But above and beyond all, the film was majestically beautiful. I’ve never seen such a beautiful rendering of space and earth and the stars — that massive void that surrounds our fair planet. It was awe inspiring. Even though I know it is obviously all possible because I just saw it, I still wonder how on earth they were able to capture some of those scenes.

Long Takes

Another stand out characteristic of this film is the extremely long takes. The opening shot alone goes on for several minutes. I suppose on the one hand that this technique is one of the benefits of rendering almost everything in CGI, but it’s still impressive as our two actors come in and out of the frame and as the camera pans and tilts around. It’s like a hand in glove approach with the beauty and majesty as we pan around and become immersed in the world by this single take approach and nature of the film. There’s a scene in particular — and I could not even tell you whether it’s all part of the continuous opening scene or whether there was a cut in the film before this point because even the cuts were that well executed — where as Dr. Stone has been flung away when she released herself from the tether and she’s hurtling away, that we do a few laps around her, then the camera goes inside her helmet. And then, continuing in one long take, we see from her perspective for a while as she tries to get her bearings and get “landmarks” (that word doesn’t really apply in space, does it?) and relay that information to Kowalski. Finally, the camera smoothly comes out of her helmet and we’re panning around her again. It’s all fluid and smooth and brilliant. And until recently probably wasn’t even possible. It’s quite amazing and works very well for this film.

A Misstep

I have just one complaint about this film, but it’s a bit of a whopper, and ultimately why I did not give this film five stars. In revealing this I will have to delve into a spoiler. You have been warned.

The plot hinges on this one point so that Dr. Stone is the only survivor. It is the self-sacrifice that Kowalski makes so that Dr. Stone may go on without him and possibly make it. This bothers me for three reasons. 1) I think her chances for survival would have realistically been better with him because of his much broader experience and cool head. He knew how to pilot the shuttle, he had necessary knowledge. His sacrifice does not make a lot of realistic sense. This is a big standout issue because of how realistic this film otherwise is. 2) From very early on I predicted his sacrifice to myself. I thought, according to formula, at some point he’ll need to sacrifice himself for some silly situation so that she can go on. Which brings me to: 3) his sacrifice didn’t make much logical sense because the reason for it didn’t make much sense. They’re in space, their tether to each other has accidentally been severed by the high speed and thin edge of the equipment that passed between them. As they are hurtling by, her foot becomes entangled in a mass of cables which stops and saves her from hurtling towards Earth. He goes flying by and she’s able to grab the dangling, severed tether, which she is barely able to hang onto and stop him. But the problem is, now the line is taut and it’s a struggle for her to hold on to him and she can’t reel him in. Why? They’re in space. The momentum has stopped. They’re in Zero G. She should be able to easily pull him toward her now that his momentum has stopped and they should be able to go on together. There were some other minor things that didn’t make sense, but this one is a big irritation to me. It made no sense, NO SENSE! I nearly lost my composure and yelled out at the screen in frustration at this point so intense are my feelings on this matter.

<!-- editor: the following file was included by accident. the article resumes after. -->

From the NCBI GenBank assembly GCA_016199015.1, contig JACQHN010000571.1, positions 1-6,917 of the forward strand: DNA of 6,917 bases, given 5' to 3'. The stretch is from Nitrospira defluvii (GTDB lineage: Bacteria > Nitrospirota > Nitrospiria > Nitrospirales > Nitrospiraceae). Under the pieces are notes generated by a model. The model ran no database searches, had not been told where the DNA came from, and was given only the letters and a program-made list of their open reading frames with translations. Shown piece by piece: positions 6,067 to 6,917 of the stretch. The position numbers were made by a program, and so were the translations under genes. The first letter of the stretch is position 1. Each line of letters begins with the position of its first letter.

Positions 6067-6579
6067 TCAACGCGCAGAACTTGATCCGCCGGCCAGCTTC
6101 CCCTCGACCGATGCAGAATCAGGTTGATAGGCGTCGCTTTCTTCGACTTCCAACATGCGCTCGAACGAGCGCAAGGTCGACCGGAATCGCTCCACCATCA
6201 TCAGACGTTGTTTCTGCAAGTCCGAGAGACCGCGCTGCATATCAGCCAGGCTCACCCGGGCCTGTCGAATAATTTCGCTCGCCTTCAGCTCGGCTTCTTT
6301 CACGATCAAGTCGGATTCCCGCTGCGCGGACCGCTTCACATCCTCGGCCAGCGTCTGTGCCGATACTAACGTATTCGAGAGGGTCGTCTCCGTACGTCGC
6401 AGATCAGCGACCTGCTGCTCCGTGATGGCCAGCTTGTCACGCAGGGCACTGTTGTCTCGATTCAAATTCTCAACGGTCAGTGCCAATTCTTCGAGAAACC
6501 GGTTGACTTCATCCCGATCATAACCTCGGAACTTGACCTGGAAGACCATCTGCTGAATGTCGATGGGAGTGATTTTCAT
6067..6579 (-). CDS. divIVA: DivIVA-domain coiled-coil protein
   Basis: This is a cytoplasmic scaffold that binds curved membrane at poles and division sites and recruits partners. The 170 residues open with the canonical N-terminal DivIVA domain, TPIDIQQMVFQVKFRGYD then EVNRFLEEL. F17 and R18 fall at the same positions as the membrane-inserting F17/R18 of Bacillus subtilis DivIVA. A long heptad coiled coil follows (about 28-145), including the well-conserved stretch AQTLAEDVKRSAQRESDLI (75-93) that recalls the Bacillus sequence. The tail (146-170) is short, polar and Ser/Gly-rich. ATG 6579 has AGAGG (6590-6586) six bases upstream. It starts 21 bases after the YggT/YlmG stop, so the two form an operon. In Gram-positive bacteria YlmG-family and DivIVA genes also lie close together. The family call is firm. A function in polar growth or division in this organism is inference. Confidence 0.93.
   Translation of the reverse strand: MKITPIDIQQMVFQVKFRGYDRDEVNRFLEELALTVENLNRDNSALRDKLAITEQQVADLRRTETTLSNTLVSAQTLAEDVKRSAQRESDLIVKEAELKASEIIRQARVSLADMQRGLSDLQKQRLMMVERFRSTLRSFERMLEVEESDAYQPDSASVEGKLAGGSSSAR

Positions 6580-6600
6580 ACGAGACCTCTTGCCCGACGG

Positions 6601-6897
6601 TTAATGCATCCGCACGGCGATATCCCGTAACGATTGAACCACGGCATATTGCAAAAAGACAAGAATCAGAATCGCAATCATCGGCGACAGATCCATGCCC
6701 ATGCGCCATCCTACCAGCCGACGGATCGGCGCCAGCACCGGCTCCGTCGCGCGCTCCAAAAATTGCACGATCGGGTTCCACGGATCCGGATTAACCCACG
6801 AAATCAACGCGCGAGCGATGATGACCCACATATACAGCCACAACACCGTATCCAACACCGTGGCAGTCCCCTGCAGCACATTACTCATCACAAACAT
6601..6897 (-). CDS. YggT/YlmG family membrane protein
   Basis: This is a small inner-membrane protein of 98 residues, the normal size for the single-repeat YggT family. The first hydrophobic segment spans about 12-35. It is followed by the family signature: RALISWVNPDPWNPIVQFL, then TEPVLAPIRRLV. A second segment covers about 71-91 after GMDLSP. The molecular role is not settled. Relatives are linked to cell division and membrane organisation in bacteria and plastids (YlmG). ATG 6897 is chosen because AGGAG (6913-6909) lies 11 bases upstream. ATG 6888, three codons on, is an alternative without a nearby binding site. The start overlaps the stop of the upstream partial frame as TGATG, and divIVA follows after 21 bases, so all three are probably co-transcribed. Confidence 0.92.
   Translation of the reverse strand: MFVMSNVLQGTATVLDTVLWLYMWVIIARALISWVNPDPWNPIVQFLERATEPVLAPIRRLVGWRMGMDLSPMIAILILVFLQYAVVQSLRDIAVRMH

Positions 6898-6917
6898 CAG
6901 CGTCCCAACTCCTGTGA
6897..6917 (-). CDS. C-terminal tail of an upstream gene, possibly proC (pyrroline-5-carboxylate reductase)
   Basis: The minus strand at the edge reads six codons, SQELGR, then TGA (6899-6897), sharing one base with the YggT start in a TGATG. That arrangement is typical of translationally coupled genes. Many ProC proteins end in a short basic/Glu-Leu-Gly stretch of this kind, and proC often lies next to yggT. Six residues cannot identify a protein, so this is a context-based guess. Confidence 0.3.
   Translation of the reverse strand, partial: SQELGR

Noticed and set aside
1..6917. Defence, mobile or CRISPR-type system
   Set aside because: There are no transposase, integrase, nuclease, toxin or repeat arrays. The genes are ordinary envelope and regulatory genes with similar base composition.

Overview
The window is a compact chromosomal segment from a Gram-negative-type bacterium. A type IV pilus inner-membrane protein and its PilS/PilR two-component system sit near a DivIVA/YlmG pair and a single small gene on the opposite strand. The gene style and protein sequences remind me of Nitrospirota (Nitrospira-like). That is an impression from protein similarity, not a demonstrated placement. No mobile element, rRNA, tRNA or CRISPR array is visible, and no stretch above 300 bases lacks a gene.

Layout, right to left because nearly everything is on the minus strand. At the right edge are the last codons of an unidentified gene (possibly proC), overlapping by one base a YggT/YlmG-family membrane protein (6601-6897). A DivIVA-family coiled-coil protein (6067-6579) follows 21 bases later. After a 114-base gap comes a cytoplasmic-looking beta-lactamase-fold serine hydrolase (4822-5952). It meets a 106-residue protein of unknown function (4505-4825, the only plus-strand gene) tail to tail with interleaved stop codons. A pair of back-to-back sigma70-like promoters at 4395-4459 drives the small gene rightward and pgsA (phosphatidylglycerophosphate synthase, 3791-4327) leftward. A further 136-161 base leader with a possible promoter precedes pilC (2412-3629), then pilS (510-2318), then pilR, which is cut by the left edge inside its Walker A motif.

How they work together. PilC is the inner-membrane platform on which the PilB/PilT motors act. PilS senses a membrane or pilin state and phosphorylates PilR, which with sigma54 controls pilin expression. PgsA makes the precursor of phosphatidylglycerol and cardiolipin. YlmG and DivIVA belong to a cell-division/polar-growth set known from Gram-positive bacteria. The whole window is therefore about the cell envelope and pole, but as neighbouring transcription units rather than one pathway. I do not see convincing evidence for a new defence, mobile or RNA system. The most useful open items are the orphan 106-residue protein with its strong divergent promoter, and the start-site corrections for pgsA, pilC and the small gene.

An Almost Misstep

On the bright side, there was one other point at which I was ready to be extremely upset with this film. but it turned out okay. Around the commencement of the 3rd act, as Dr. Stone is oxygen deprived, Kowalski shows back up in his space suit outside the air lock. She’s in too much of a stupor to react quickly so he opens the airlock, exposing her to vacuum as she cowers with her hand over her face, lowers himself into the cockpit, and turns the air pressure up. They commence a conversation. Problem: HUMANS CANNOT SURVIVE EXPOSURE TO THE COLD AND VACUUM OF SPACE FOR ANY LENGTH OF TIME. I am tired of sci-fi getting this wrong.

However, as it turned out, this scene took place in the good Doctor’s delirious dream state. So all was well.

Oscar, anyone?

The question now is can this film win an Oscar? I certainly think it will be a contender this year and will be deeply disappointed if it is not at least nominated. This film has everything I want out of a good space drama. It has good story, great visual story-telling, only one misstep, and a whole lot of drama and tension.

If you have not seen this film yet, get yourself to the theater, and preferably (keep in mind I rarely say this) an IMAX. It’s that good, people!